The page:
Interplay between phosphorylation and ubiquitination is key for regulating reactive oxygen species during plant immunity (Nature Comms)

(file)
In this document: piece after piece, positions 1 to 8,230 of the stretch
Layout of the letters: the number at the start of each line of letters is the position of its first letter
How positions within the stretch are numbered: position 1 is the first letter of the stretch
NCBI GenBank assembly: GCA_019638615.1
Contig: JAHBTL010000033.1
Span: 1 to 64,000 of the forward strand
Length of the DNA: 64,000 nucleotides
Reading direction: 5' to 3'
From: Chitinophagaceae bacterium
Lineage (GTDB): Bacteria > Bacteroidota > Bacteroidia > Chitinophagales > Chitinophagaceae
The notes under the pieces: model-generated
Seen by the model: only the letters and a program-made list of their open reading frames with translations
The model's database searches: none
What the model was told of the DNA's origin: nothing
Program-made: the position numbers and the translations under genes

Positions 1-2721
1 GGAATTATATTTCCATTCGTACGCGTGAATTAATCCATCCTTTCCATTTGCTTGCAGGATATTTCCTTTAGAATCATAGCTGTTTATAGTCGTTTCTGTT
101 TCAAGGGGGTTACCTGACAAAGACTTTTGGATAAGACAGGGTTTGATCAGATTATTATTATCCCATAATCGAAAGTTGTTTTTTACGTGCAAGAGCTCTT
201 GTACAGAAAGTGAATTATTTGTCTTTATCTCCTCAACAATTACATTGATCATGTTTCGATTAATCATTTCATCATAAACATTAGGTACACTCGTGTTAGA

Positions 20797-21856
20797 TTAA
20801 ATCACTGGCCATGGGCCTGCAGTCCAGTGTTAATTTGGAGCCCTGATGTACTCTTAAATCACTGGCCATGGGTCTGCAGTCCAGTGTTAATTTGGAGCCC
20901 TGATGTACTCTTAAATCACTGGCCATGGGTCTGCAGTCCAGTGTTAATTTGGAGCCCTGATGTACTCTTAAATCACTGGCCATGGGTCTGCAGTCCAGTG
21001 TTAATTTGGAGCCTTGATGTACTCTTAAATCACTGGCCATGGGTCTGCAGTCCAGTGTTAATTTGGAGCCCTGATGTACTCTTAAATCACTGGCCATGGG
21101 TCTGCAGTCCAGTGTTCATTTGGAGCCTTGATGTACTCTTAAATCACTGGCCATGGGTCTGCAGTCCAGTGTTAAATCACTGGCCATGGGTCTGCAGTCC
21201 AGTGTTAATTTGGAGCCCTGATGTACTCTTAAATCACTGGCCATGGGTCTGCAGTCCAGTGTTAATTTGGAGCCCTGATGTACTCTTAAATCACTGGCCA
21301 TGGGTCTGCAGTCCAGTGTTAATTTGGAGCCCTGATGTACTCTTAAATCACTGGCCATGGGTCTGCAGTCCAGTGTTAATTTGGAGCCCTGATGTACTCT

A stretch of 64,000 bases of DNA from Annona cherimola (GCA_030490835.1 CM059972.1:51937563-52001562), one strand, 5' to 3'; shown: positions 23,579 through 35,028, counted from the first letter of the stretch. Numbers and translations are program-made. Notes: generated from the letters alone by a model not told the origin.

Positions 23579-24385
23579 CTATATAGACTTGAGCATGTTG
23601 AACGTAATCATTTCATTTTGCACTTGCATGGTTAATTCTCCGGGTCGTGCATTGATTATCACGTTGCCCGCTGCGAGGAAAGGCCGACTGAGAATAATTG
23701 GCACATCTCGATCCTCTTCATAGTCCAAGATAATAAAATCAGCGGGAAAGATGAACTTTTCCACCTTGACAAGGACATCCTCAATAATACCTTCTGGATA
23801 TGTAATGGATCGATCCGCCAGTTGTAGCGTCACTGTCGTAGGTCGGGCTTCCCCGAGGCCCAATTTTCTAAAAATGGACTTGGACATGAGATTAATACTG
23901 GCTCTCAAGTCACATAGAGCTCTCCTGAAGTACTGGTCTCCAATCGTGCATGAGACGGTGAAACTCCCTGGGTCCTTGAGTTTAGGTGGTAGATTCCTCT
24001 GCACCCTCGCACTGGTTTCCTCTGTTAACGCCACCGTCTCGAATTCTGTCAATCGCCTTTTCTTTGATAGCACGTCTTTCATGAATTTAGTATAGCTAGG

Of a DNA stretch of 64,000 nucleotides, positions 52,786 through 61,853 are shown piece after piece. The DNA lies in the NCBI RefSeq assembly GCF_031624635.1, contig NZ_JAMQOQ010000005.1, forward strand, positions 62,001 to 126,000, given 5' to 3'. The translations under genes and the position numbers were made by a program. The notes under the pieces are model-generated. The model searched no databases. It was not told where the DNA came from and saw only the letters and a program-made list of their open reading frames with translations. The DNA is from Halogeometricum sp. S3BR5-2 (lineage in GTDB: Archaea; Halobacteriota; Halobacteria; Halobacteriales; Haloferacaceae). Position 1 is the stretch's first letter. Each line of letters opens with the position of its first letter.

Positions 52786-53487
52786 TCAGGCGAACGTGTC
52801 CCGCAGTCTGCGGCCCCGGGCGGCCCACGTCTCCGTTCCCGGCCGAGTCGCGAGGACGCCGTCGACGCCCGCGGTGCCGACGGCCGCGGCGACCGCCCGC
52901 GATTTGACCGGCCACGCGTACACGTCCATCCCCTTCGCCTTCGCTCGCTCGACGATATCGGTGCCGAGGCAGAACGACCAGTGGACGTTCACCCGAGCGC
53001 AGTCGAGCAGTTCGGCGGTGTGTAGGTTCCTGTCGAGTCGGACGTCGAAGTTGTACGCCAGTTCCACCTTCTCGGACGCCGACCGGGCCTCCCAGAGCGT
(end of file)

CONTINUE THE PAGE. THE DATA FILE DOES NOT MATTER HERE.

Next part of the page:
Reactive oxygen species (ROS) are essential secondary messengers for rapid transmission of local and long-distance signalling in plants. Respiratory oxidase homologs (RBOHs) are the family of enzymes in plants that produce extracellular ROS, with RBOHD being the primary oxidase in Arabidopsis for ROS production following pathogen perception. Positive regulation of RBOHD by activating phosphorylation is well characterized, but it was unknown how RHOBD is inhibited pre- and post-pathogen recognition to maintain immune homeostasis. Lee et al. identified that PBS1-like kinase 13 (PBL13) phosphorylates conserved C-terminal residues on RBOHD to decrease its stability. They further identified the previously uncharacterized ubiquitin E3 ligase PIRE (PBL13 interacting RING domain E3 ligase), which polyubiquitinates RBOHD at residues near the PBL13-targetted phosphorylation sites, targeting it for endocytosis and vacuolar degradation. Mimicking phosphorylation at these sites directly promotes ubiquitination and protein turnover. These results showcase cross-talk between phosphorylation and ubiquitination as a mechanism to negatively regulate plant immunity. (Summary by Katy Dunning @plantmomkaty) Nature Comms 10.1038/s41467-020-15601-5
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